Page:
“Everybody does the same basic, the same head movements, the only difference being that some people like different styles of songs. But that doesn’t mean they have a different style of Zouk, they are just interpreting the song differently”

When asked about influences of other genres on their style, they explain that there isn’t any specific influence per se, but that they use the different options available in the (rhythms of) different songs to do movements with musicality.

Becky identifies the couple’s biggest strength as their ability to be creative with body movements. This is one of the reasons why they created the ‘Three Points of Manipulation’ to make it easier for dancers to learn and understand how to lead and follow body movement correctly.

At this point I get a little cheeky and ask them what is more challenging, a dance partnership or a marriage? Leo and Becky are straight forward in their answer:

“Dance partnership! You never know how your partner’s mind could change from what each person wants. For example – I want to be a Dancer for all my life and my partner could just change their mind and say, “ok I don’t want to dance anymore!” With a marriage it is for life. There are always challenges in both but you approach each one as it comes and always separately. Work is work and Personal is personal”

 

Highlights

There are already many highlights in Leo and Becky’s partnership which only began in early 2013, but it is ‘Brazouka’ that they rank most highly. They toured with Brazouka until it ended this January (2015), but are already looking forward to the next milestone.

‘Being part of ‘Brazouka’ live on stage was an incredible experience’ Becky says. “Now that it is finished we are focusing on opening our own dance academy here in New Zealand.”

It has certainly proved to be a challenge and while they have made some headway they acknowledge there are many more obstacles ahead. The couple is typically optimistic though:

“We are so proud to have our own building…we are sure we can make this dream a reality”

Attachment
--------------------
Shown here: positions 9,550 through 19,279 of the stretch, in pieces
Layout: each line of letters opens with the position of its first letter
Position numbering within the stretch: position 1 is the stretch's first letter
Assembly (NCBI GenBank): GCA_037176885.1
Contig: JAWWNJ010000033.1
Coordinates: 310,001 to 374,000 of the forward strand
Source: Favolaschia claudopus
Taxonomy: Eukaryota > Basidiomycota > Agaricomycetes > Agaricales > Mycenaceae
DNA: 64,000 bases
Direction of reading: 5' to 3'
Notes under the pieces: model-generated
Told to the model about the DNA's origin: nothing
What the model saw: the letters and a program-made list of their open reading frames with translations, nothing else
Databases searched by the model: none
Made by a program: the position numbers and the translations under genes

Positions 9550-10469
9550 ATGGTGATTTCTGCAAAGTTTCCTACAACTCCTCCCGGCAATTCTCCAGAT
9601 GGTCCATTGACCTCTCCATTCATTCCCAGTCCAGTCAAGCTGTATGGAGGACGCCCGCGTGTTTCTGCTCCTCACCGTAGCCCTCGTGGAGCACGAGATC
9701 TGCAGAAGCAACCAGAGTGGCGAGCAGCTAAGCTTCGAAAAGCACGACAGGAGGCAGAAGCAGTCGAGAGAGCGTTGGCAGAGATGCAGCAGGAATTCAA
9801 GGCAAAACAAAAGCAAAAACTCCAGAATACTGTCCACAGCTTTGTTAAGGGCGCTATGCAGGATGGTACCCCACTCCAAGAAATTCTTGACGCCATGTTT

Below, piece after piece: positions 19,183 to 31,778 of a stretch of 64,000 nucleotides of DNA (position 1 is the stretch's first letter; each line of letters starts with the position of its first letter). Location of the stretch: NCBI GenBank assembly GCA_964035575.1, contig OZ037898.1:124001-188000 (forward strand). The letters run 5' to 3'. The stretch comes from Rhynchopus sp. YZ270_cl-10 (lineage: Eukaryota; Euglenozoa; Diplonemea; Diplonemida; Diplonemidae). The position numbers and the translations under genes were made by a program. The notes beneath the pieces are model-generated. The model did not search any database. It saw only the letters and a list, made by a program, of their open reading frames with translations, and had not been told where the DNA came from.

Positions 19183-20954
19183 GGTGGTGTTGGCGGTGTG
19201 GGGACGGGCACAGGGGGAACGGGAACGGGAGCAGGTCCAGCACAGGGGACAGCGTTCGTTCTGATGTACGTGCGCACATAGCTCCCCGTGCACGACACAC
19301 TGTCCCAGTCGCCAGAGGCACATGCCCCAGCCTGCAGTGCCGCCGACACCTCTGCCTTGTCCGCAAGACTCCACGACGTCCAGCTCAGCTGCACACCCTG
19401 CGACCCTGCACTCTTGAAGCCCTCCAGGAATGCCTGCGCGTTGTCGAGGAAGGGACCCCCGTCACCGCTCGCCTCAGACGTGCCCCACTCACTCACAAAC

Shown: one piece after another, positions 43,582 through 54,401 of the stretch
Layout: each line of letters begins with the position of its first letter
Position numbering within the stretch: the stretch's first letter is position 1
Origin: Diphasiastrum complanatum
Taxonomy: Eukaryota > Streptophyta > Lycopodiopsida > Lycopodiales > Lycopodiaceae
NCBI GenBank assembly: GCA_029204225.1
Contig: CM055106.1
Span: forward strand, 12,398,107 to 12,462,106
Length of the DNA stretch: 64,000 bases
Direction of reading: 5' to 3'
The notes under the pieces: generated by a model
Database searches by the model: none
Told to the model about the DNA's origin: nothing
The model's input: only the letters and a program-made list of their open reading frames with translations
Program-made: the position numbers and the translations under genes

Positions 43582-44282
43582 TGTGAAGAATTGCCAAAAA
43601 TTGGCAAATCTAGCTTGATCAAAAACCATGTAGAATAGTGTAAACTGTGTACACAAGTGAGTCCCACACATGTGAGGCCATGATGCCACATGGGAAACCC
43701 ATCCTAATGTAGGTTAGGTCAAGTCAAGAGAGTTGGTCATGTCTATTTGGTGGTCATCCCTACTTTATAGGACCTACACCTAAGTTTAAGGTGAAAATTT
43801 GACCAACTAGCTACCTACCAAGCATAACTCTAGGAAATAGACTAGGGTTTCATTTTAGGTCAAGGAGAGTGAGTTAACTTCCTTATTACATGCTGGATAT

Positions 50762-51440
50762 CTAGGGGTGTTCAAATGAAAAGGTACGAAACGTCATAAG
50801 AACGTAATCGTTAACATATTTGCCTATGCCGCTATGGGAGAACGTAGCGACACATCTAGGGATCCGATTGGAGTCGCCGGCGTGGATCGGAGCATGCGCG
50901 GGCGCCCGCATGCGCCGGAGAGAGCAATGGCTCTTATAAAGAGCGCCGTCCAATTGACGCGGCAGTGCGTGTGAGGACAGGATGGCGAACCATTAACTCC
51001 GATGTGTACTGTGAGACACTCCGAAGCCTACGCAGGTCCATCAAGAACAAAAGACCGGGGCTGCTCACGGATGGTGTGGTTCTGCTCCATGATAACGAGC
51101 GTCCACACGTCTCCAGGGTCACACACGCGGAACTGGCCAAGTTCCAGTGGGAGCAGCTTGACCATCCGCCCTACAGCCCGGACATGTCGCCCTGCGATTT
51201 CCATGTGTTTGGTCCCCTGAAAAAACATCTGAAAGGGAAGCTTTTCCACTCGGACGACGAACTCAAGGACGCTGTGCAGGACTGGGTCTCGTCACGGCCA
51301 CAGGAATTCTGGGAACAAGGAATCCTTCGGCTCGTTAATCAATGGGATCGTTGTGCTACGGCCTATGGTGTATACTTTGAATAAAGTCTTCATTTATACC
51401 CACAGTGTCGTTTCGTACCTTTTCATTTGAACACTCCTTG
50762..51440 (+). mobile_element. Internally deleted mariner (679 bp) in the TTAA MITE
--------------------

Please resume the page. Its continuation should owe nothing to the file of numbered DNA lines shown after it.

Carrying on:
Impression of the Zouk Scene in New Zealand

The couple moved to Christchurch, New Zealand since it was Becky’s native land, and Leo explains that from his first visit to the country he felt comfortable, and as if they were meant to be there. He adds

“New Zealand is a beautiful country and we are happy to be here and call it home”

Leo and Becky are excited about the spread of Zouk in the country and believe it has grown much since 2010 as it has all over the world, with many more people attending parties as well as classes and workshops. They are particularly impressed about the great attitude and passion shown by the Zouk community of Christchurch to grow the scene in their hometown and learn from professionals, and say they are happy to be teaching there.

“The Christchurch scene seems to be smaller than the Auckland scene but in saying that the Christchurch people are working together to spread Zouk in a very passionate way. There is a nonprofit group of dancers in Christchurch who put together an organization called NZouk to bring a lot of International and National Artists to New Zealand”

 

What is Next?

So what is next on the ‘to do’ list of this amazing couple who have been making waves in the Zouk scene from Europe to Australasia?

“Our plan is to open our own Dance Academy ´Brazilian Beatz´” say the couple. “It will be the home of Brazilian dance and hopefully fill it with a lot of people who are passionate about dancing.”

 

Advice to New Zoukers

Leo and Becky has this to say to new Zoukers:

“It is really important for new Zoukers to be safe so we always tell them to go over the Basics in our dance. This is something that is Important to all people, even those dancers who have experience but are new to Zouk.”

They stress the importance of this for dancers’ wellbeing, adding “We highly recommend this because Zouk has a lot of movement where the head, neck and spine is involved, so it is important for the Leaders and Followers to be careful. No matter what level you reach, it is always great to go back to the basics; we always do.”

Take heed, be solid with your basics, train hard and make sure to go to a congress near you; who knows, Leo and Becky might just be there!

 

Quick Facts

  • Favorite Zouk Track: WE LOVE ALL!!!
  • Favorite Zouk Congresses: Dutch Zouk and West Zouk Time
  • Best Congress to Social Dance In: Helsinki Zouk Festival

 

Photography by Leo and Becky Neves Batista, and Fabio Cordeiro
Video courtesy of Felipe Baez.

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About: Danidu Wijekoon

Engineer, Environmentalist, Foodie, and Passionate Zouker. I love writing (anything, especially if I care about the topic), painting, food experiments and deep and meaningless discussion with friends.